Biological mechanisms of tissue regeneration are often complex, involving the tightly coordinated spatial and temporal presentation of multiple factors. We investigated whether spatially compartmentalized and sequential delivery of factors can be used to pattern new blood vessel formation.Materials and Methods
A porous bi-layered poly(lactide-co-glycolide) (PLG) scaffold system was used to locally present vascular endothelial growth factor (VEGF) alone in one spatial region, and sequentially deliver VEGF and platelet-derived growth factor (PDGF) in an adjacent region. Scaffolds were implanted in severely ischemic hindlimbs of SCID mice for 2 and 6 weeks, and new vessel formation was quantified within the scaffolds.Results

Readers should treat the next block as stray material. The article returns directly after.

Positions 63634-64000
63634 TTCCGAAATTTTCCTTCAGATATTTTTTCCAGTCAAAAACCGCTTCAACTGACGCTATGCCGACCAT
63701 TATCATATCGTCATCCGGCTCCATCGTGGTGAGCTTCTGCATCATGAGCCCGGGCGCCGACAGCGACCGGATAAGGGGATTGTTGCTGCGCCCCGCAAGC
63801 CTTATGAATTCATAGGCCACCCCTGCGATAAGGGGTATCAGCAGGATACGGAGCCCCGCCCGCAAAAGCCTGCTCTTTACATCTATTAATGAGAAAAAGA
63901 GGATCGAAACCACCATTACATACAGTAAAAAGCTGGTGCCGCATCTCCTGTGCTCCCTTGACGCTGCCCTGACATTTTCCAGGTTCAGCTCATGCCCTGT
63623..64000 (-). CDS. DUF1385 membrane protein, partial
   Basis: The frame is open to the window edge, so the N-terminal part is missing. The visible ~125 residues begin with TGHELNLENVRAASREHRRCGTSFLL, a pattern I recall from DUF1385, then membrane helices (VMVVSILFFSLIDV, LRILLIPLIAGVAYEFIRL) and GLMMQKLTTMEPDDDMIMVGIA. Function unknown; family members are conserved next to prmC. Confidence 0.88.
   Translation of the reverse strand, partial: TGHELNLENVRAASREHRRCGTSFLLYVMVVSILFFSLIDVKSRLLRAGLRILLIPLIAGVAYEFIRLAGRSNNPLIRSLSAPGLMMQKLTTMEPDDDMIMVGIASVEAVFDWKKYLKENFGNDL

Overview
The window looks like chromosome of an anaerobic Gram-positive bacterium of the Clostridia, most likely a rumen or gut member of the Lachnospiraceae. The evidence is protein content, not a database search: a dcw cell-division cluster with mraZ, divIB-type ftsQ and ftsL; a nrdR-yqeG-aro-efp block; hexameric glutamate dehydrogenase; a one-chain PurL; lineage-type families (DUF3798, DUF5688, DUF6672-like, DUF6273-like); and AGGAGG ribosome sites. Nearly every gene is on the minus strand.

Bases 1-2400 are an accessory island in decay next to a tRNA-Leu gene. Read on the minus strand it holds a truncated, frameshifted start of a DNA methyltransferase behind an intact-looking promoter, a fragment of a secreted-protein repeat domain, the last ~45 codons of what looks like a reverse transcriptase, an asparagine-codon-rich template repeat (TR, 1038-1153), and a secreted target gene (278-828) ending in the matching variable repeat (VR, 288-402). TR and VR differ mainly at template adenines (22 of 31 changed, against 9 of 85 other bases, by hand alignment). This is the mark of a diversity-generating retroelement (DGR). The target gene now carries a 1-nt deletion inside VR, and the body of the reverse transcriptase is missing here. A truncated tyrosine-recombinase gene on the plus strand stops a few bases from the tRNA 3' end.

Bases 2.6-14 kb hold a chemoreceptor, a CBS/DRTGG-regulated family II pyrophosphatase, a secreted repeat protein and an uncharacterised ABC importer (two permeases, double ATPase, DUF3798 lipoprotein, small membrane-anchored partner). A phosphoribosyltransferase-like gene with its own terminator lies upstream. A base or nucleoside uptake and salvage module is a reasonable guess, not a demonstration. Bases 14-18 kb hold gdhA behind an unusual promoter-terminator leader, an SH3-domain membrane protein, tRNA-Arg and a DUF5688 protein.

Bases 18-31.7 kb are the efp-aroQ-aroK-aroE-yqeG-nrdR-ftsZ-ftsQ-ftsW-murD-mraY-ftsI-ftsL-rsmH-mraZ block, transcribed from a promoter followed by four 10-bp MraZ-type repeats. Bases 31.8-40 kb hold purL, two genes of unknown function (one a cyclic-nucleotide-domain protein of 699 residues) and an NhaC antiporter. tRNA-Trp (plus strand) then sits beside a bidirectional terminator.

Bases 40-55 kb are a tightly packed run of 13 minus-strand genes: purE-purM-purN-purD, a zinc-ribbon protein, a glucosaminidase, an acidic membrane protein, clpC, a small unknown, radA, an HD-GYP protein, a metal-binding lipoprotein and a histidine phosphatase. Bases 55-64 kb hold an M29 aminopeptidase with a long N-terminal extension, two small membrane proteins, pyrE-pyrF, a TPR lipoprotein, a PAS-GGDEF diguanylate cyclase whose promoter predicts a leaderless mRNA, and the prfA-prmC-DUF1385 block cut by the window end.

In the compartment delivering a high dose of VEGF alone, a high density of small, immature blood vessels was observed at 2 weeks. Sequential delivery of VEGF and PDGF led to a slightly lower blood vessel density, but vessel size and maturity were significantly enhanced. Results were similar at 6 weeks, with continued remodeling of vessels in the VEGF and PDGF layer towards increased size and maturation.Conclusions
Spatially localizing and temporally controlling growth factor presentation for angiogenesis can create spatially organized tissues.